C&C must address its English problem

Cidermaker C&C is an Irish company with an English problem: its rivals there are mercilessly squeezing its brand Magners for shelf space and market share. It will be interesting to see what decisions the two Glasgow Celtic-supporting Scots who run the company – chief executive Stephen Glancey and finance director Kenny Neison – take to solve the conundrum.

Falling cider sales in England and Wales have already prompted C&C to warn that its profits for the full year will be lower than expected, although still healthy at about €115 million.

Yesterday the company revealed it plans to unify three separate England/Wales businesses into one division, C&C Brands. This will cut costs in the short to medium-term.

To truly address its issues Glancey and Neison will have to do something more strategic and, well, drastic. C&C must either overhaul its struggling English/Welsh business or else put it in the hands of someone who will. As part of a strategic review it has considered selling its English/Welsh business, essentially Magners. Yet there are other options.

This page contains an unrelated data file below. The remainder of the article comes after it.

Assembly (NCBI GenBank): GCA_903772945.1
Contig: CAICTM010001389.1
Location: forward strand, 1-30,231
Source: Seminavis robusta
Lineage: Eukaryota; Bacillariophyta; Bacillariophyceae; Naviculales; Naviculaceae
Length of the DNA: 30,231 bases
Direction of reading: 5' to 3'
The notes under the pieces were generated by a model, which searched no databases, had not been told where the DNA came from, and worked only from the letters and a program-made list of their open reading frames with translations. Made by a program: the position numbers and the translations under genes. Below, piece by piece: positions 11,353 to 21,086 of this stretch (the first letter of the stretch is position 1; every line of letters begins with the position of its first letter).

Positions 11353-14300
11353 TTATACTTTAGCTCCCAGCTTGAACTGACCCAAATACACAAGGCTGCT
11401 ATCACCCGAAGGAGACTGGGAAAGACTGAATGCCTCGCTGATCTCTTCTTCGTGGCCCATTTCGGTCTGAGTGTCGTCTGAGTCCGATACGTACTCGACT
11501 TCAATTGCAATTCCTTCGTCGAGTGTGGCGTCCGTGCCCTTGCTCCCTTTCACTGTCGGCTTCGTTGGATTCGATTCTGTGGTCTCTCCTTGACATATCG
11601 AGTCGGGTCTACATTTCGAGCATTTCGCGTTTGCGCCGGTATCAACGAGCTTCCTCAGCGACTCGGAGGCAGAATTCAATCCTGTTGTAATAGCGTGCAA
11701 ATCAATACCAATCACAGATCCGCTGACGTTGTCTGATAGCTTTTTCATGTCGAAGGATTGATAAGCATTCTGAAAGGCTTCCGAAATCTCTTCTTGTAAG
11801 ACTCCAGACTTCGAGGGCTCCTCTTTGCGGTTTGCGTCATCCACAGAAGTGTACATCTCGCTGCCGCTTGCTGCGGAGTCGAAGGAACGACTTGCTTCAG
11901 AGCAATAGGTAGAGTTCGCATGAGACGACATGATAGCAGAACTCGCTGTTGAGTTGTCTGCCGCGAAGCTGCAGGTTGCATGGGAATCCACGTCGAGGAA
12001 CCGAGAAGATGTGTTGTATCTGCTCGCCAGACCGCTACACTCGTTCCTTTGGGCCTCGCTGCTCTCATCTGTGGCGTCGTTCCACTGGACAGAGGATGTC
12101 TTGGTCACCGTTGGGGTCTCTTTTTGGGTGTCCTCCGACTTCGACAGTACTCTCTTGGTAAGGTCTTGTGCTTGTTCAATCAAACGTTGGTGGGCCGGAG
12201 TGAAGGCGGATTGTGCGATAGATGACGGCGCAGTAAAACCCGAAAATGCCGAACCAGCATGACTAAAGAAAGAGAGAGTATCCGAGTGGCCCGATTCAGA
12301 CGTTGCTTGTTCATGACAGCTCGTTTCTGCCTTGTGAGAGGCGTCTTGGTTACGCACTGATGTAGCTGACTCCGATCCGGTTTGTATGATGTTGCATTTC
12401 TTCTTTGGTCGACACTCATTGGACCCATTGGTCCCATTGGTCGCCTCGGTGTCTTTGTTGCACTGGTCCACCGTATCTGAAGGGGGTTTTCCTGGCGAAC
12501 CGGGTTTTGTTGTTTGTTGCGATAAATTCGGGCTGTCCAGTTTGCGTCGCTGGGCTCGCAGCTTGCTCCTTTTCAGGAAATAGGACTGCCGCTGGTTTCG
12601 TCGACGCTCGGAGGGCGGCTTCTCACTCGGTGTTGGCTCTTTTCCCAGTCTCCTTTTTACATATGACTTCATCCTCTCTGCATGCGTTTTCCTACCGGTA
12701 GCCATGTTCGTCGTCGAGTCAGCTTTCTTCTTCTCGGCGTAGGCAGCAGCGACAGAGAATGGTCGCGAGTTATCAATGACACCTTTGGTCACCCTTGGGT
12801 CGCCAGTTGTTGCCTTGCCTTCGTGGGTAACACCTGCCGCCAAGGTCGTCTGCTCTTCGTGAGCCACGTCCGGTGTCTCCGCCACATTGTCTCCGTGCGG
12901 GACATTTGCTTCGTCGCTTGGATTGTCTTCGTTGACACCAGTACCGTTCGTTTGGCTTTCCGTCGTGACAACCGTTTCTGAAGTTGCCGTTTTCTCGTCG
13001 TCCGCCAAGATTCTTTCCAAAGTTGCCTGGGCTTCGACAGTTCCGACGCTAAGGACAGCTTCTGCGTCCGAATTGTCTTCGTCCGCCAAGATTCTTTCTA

Its highly profitable Irish and Scottish businesses perform so well partly because C&C acquired plain vanilla distribution companies – Gleesons in Ireland, for example – to make sure its brews get shelf space. This may be a less attractive option in England where distribution in the on-trade is skewed by the swathe of brewer-owned pubs, although it might help Magners in the off-trade.

A better option might be to partner somebody else, perhaps Carlsberg, and try to solve its distribution problems that way. Another option is to license its brands to others, who would then sell it with the Irish company taking a fee. Management could then concentrate on sweating its businesses in Ireland and Scotland, and cracking the US. Whatever route it goes down, Glancey and Neison will have to give investors some inkling as to what way they are thinking next month at its results briefing. Over to you, gents.